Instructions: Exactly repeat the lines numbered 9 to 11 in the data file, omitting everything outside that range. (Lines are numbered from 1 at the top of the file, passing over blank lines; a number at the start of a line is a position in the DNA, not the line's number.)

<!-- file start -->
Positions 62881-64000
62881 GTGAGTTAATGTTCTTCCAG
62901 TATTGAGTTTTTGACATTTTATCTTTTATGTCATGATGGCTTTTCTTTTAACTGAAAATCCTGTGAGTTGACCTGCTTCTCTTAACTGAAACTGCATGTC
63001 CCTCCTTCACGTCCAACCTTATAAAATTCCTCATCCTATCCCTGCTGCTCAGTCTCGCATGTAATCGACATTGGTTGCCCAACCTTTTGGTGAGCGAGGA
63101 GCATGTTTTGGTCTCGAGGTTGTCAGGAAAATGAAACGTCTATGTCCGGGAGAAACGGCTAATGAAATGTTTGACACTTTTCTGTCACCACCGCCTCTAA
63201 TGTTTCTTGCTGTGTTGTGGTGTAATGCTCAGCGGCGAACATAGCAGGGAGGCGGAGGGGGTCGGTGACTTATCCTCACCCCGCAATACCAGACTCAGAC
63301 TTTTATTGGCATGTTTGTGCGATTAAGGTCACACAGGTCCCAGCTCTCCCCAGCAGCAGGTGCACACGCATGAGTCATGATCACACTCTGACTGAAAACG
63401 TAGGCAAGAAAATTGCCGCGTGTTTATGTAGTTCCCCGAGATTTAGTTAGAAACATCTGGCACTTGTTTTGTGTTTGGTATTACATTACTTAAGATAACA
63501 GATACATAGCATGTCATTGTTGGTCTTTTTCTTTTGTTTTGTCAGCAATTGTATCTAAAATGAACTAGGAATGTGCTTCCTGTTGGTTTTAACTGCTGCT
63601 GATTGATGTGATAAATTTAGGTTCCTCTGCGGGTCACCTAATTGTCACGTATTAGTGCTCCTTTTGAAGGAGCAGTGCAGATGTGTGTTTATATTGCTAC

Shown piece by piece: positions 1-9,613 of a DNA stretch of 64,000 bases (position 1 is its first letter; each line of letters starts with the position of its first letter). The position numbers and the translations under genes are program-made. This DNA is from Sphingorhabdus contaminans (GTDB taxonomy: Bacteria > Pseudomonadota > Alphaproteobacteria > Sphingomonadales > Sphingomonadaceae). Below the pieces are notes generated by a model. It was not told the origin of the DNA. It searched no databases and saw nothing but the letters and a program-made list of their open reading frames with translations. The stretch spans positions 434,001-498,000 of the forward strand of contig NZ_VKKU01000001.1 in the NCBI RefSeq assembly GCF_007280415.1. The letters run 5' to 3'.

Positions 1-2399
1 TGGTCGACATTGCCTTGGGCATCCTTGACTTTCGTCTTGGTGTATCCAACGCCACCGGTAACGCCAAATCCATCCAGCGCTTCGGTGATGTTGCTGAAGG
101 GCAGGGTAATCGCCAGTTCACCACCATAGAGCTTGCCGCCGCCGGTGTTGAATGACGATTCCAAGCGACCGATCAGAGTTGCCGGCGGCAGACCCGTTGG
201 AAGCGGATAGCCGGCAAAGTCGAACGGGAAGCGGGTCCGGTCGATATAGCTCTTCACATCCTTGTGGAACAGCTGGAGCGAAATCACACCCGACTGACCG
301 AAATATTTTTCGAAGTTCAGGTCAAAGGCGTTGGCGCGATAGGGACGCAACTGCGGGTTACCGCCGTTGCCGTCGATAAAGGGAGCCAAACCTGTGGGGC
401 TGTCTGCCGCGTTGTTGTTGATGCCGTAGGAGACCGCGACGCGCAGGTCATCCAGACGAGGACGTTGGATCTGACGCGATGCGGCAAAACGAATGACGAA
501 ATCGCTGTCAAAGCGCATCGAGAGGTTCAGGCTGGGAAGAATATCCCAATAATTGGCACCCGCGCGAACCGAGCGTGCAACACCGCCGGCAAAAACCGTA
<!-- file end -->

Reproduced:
63501 GATACATAGCATGTCATTGTTGGTCTTTTTCTTTTGTTTTGTCAGCAATTGTATCTAAAATGAACTAGGAATGTGCTTCCTGTTGGTTTTAACTGCTGCT
63601 GATTGATGTGATAAATTTAGGTTCCTCTGCGGGTCACCTAATTGTCACGTATTAGTGCTCCTTTTGAAGGAGCAGTGCAGATGTGTGTTTATATTGCTAC

Shown piece by piece: positions 1-9,613 of a DNA stretch of 64,000 bases (position 1 is its first letter; each line of letters starts with the position of its first letter). The position numbers and the translations under genes are program-made. This DNA is from Sphingorhabdus contaminans (GTDB taxonomy: Bacteria > Pseudomonadota > Alphaproteobacteria > Sphingomonadales > Sphingomonadaceae). Below the pieces are notes generated by a model. It was not told the origin of the DNA. It searched no databases and saw nothing but the letters and a program-made list of their open reading frames with translations. The stretch spans positions 434,001-498,000 of the forward strand of contig NZ_VKKU01000001.1 in the NCBI RefSeq assembly GCF_007280415.1. The letters run 5' to 3'.